Friday, September 6, 2013

Picts, the original Blue Man Group.

Ah yes, the mysterious Picts. Who could forget the memorable interpretation of them in Robert E. Howard's Conan series? Devolved painted barbarians speaking a guttural tongue and could kill you as soon as look at you... Roman interpretations of them being naked savages... Confused Irish accounts of them being lost Scythians... According to long outdated encyclopedias, they were "Mediterraneans" devolved into a lesser race that hid in caves under the hills of Scotland, and were wiped out by the invading Vikings and Gaels.

A Pict according to the makers of Conan the Barbarian, THE MOVIE. (Nice handlebars. Looks like a Victorian Brit gone native.)
Picts of the Bran Mak Morn series. Also by Howard.

Actually they were kin to the Welsh and had several civilized kingdoms in Alba (as Scotland was the called.). Yes it's true they painted themselves in blue woad, but so did every other Celt. Yes they fought naked, but so did...well, actually only one in every other group of Celts fought like that. The biggest kingdoms were Cat (Caithness) in the furthest north, from whom the clans of the Chattan Confederation claimed descent (Cat-Catti-Chattan). It's also where they got their symbol (the cat) from. This kingdom was destroyed by the Vikings and Madoc, last Pictish King of Cat, fled south to Moray and from his son the Chattan confederation gets it's heritage.

The second major kingdom was Fortriu, or Moray. This kingdom lasted until it was absorbed (by marriage and family ties) into the Gaelic Kingdom of Dalriada. The Picts were never destroyed, (I ought to know, I'm descended from a Pictish clan.), they just stopped calling themselves "Picts" when the whole kingdom became "Scots". The royal line of medieval Scotland was both Gael and Pict. Pict is a Roman term applied to these northernmost Britons. It simply means "painted". They were called Cruithni by the Irish (a corruption of what the Picts called themselves, Britons. Oh wait! Who else call themselves Britons? WELSH!!), and Caledonii (also by the Romans.). So simply put there's nothing mysterious at all about them. They're Celts. And they're still with us today.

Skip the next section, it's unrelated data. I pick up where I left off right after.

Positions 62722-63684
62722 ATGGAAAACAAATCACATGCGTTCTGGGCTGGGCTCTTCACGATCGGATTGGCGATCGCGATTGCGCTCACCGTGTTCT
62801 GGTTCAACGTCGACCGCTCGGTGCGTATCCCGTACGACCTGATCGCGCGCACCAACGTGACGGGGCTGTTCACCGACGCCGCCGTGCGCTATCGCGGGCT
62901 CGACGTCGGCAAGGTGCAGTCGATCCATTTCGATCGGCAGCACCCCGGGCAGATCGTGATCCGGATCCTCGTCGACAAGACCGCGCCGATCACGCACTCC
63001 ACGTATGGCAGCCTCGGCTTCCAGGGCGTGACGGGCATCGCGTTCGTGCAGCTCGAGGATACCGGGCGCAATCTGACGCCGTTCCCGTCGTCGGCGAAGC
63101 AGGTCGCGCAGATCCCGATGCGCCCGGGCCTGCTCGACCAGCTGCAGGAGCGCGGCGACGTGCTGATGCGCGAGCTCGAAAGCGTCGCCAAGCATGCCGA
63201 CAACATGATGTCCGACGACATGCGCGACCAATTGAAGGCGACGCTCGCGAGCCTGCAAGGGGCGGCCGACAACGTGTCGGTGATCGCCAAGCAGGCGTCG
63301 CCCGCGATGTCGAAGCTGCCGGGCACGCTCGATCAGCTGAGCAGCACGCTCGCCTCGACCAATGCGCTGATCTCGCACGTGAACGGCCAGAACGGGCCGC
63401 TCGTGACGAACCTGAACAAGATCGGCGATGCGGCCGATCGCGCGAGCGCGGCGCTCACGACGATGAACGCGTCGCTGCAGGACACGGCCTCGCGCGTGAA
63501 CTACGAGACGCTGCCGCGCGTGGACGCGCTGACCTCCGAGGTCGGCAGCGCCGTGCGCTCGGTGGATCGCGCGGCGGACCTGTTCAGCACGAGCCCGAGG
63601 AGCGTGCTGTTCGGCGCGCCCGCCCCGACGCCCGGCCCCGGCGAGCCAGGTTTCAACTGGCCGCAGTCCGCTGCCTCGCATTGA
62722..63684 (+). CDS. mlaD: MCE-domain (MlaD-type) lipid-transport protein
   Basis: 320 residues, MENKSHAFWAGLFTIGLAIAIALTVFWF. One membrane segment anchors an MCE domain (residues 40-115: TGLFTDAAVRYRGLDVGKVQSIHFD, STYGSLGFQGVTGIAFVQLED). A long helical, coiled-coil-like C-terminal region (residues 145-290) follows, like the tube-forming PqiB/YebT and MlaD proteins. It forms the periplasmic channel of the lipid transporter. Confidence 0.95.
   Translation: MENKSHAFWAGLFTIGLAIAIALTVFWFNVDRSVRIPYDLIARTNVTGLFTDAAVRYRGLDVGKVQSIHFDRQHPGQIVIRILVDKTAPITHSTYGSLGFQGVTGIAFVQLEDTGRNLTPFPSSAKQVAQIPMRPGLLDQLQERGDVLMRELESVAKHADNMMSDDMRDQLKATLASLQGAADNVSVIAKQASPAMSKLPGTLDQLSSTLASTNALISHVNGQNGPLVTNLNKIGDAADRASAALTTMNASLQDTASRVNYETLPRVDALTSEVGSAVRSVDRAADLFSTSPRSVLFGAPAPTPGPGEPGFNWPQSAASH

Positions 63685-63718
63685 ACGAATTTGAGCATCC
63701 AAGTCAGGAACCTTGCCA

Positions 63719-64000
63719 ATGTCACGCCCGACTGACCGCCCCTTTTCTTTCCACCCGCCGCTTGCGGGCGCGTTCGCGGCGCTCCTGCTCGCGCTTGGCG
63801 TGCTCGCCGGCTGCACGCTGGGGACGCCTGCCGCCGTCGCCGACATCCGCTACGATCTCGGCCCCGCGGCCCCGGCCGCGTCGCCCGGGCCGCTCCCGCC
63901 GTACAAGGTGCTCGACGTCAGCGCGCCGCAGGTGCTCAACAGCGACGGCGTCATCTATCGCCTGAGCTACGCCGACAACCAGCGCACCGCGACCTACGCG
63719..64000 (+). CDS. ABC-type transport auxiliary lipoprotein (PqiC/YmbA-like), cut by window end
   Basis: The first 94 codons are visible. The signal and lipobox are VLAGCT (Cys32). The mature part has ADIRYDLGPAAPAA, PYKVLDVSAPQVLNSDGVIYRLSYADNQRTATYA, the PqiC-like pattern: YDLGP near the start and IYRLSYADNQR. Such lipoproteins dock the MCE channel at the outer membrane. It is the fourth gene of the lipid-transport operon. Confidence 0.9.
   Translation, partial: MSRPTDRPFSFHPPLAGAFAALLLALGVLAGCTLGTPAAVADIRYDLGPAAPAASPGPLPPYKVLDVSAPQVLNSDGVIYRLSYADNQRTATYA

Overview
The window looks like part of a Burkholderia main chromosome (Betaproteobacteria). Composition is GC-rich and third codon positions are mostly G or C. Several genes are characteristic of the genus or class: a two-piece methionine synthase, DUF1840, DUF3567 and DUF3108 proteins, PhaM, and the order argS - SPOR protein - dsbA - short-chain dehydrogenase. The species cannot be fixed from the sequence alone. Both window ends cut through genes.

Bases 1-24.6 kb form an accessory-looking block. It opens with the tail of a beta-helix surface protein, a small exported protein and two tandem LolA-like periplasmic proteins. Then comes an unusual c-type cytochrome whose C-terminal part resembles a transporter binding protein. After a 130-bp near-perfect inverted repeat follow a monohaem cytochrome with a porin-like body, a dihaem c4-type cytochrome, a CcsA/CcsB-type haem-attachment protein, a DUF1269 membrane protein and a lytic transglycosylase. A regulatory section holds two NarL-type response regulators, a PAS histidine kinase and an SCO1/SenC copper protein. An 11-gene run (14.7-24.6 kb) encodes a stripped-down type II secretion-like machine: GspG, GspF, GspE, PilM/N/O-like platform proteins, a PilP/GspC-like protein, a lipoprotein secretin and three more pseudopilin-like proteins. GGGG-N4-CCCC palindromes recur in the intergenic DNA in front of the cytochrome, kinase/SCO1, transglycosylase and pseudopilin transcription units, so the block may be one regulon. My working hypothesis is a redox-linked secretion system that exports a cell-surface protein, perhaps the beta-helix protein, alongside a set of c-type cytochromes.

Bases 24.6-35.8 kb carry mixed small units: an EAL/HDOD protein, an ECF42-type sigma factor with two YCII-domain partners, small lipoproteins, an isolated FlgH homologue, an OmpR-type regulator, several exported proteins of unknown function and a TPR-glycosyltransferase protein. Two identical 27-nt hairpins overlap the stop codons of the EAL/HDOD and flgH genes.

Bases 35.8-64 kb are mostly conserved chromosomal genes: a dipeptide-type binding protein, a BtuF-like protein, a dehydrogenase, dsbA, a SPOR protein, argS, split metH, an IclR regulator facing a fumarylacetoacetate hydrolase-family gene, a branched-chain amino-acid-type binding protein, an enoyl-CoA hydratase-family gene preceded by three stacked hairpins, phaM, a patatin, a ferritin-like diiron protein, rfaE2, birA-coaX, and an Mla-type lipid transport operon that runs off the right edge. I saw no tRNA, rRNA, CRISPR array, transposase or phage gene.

More Hollywood Picts from the movie King Arthur. (The one in the middle is the Druid Merlin.)

Real, historical, Picts. Funny how they don't look much different from the other Britons/Scots. 
Caledonian Picts charging the Roman lines near Mons Graupius.

A Victorian Pict. Not far off the mark.

Pictish symbol of unknown meaning, officially termed a double disc and z rod. Looks like a lightning bolt to me.
Pictish stag.

1 comment:

  1. Hi, great blog!

    I found it because I've just picked up the book for SAGA, and was investigating the Scots and Irish factions. I'm an Australian, but like you I'm descended from the Pictish people. My dad's family comes from Meigle in Perthshire (the site of a lot of Pictish symbol stones). I find the stones fascinating; there are so many ways they could be explained.

    I've just been reading Elizabeth Sutherland's In Search of the Picts. It's a good read, albeit from 1994. You mentioned somewhere on here that you're doing a doctorate focused on Gaelic culture? Perhaps you could recommend a more recent book for me about the Picts?

    Since SAGA is set in the 9th or 10th centuries, I guess the Picts have by this time been absorbed along with the Dal Riatans into Scotland. I'm thinking that the Strathclyde battleboard might be a good choice for a warband of Pictish descent, given the prevalence of horsemen on the stone carvings. What do you think?

    Cheers, James